​Some of our most recent news involves humans!  In December, board member, Dominic Greco and his wife moved onto the property.  They will be helping us run the day-to-day at the sanctuary, hopefully allowing us a bit more time to spend with our kids and on much needed self-care.  Join us in welcoming Dom & Netty to Sky's the Limit!  We make a great team and we will do some amazing things in 2018!

Speaking of which, what are our plans for 2018?  Is there anything left to do?  The work is NEVER done here at the sanctuary, with nearly 50 residents relying on us every day.  So for next year, we will have weekly work parties every Wednesday, from 10am-Noon, rain or shine.  If you're unable to make it out for a weekday work party, the last Saturday of each month, we'll hold another work party!  Our hope is that knowing exactly when work days are, this will help volunteers be able to plan accordingly.  For all work parties, please wear clothes and shoes that you don't mind getting dirty, and bring work gloves if you have them.  Volunteers will help clean coops, clean and fill waterers and feeders, and any other general maintenance around the sanctuary.
Believe it or not, there are still things that need built around here.  We will be starting a permanent Turkey Coop this weekend, as the current one has been leaking.  This will be built large enough to house the turkeys and all 11 birds in the main flock until Spring, when we can demo and rebuild their coop!  Then we also have plans to build four of our fighters a permanent, more secure, more enriching compound.  This will have hardware cloth surrounding it and a corrugated roof for proper drainage.  We will then build them some additional things to climb and perch on, and plant some grapevines in each enclosure, along with laying down an area of sod.
We will also be doing a bit of additional demo around here, tearing down an old dilapidated tree-house and and old leaky shed.
As you may know, we have partnered in the past with other organizations, such as Cupid's Landing and Tacoma Humane Society.  For 2018, we have plans to work with another local non-profit, where we make visits to a home where our special-needs rooster, Casper, gets to interact with disabled adults.  We hope that people can connect with him on a deeper level and allow them to see how Casper doesn't let his disability slow him down, and bust more myths and stereotypes about roosters!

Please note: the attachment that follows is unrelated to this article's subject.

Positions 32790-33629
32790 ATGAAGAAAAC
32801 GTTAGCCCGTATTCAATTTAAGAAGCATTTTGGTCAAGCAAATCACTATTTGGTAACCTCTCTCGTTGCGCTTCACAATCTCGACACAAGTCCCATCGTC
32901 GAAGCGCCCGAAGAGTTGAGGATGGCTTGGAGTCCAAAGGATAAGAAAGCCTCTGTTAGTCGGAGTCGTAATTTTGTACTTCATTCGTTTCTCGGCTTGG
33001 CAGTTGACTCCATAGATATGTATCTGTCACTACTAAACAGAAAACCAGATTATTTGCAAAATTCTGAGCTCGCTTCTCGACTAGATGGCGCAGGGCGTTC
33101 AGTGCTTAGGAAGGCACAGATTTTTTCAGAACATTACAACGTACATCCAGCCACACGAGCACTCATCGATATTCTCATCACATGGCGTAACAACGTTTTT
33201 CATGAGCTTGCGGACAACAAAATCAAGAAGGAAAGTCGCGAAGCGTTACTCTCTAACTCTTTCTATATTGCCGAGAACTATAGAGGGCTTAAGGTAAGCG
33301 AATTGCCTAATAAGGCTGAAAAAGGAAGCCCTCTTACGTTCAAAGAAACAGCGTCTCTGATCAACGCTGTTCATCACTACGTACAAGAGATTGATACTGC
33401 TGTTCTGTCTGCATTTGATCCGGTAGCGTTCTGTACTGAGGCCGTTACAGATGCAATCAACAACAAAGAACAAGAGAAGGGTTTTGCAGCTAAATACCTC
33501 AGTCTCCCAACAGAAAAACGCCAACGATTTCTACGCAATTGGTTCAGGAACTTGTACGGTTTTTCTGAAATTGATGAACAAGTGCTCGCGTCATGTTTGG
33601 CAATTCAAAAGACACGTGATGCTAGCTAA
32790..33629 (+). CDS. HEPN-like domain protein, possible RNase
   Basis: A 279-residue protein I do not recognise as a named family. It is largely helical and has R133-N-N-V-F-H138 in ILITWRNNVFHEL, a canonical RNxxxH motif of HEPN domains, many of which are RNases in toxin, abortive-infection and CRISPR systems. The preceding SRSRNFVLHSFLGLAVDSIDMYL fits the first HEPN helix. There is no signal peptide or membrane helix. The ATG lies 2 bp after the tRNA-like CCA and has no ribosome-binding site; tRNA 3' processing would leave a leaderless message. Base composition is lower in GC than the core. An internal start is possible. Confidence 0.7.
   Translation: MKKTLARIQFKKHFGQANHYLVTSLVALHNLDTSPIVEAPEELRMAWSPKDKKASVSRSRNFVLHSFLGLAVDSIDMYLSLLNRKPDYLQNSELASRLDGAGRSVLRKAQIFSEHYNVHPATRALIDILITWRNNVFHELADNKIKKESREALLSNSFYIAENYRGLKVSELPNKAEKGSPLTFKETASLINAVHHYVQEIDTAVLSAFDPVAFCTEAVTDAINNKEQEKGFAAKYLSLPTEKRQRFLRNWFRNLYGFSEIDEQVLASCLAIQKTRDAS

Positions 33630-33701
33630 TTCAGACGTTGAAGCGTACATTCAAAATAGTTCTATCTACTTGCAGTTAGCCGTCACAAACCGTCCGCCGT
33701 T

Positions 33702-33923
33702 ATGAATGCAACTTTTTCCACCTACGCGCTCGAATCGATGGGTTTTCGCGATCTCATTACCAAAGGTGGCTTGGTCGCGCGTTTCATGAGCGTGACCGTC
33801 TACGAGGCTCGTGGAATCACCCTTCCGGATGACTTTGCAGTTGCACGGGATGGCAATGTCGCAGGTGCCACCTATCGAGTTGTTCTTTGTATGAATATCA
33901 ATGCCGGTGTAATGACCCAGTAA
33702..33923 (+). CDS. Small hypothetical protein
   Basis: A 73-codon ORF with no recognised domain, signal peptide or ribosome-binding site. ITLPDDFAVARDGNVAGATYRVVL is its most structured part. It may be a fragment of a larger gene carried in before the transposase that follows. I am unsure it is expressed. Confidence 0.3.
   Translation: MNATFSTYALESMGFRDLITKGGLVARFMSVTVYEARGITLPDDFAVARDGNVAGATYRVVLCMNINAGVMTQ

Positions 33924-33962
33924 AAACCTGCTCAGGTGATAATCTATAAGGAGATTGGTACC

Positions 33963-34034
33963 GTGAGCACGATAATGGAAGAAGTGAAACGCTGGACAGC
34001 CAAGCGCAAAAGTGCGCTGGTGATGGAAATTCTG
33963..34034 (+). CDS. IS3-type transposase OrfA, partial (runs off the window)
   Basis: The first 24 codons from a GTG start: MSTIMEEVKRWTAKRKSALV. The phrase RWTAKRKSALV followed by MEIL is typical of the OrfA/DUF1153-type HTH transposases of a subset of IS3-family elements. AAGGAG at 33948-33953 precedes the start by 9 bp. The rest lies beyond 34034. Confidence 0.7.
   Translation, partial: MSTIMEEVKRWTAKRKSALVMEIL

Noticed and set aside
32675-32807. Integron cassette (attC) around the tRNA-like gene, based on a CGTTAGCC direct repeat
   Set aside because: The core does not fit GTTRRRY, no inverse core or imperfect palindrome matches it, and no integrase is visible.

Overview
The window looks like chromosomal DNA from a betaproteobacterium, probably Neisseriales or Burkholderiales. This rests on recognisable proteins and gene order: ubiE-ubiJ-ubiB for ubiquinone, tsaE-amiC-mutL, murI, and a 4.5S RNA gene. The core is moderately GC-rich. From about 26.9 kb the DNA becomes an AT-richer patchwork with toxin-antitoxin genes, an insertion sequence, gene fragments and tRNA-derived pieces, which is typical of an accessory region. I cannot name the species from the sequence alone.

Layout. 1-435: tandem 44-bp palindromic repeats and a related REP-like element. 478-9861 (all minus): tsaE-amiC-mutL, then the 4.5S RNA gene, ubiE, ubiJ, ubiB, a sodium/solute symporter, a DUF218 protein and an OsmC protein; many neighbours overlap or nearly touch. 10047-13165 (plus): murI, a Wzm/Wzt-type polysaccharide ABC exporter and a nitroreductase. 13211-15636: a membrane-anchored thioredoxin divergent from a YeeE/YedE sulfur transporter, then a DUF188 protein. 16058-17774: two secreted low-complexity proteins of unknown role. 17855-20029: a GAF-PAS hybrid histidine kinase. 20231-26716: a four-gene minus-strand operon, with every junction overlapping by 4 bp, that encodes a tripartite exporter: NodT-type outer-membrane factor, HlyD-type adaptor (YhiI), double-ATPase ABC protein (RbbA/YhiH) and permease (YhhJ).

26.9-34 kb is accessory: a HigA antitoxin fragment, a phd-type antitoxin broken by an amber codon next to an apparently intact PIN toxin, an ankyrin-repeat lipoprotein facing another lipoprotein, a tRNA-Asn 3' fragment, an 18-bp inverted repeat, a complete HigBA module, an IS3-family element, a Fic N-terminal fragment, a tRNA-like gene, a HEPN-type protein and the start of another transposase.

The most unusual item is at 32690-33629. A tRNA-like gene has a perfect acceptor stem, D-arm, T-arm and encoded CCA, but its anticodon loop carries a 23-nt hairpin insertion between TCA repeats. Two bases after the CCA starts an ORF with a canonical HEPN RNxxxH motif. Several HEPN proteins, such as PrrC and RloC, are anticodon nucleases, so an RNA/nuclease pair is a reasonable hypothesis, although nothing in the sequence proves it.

Last, but certainly not least, we want to thank all of YOU, our amazing supporters and donors.  You've donated time, skills, supplies, and financially, towards building this sanctuary, and keeping it running.  We cannot say it enough -- we couldn't do this without you!  Your kindness, your generosity, your willingness to help the abandoned, neglected birds, astounds us and we are insanely humbled and grateful to all of you.  Sometimes, doing this work can be isolating and depressing, because there is SO much heartache.  It's truly uplifting to hear your kind words of support of our mission and seeing you travel so far to visit us.  We've learned a lot this year about ourselves; our limits, our strengths and our weaknesses, and we will constantly strive to better ourselves as care-takers and improve the lives of the animals we care for.  'Thank You' doesn't quite seem like enough to show our appreciation, but we hope you see it, in the way you help us care for the birds we take in (ie: Before & After photos), the updates we share, the cards we send, and the happiness in the eyes of our residents.  Thanks for helping to make 2017 great, and here's to an even better 2018!  

Best wishes from all of us, here at Sky's the Limit Sanctuary.  Happy New Year!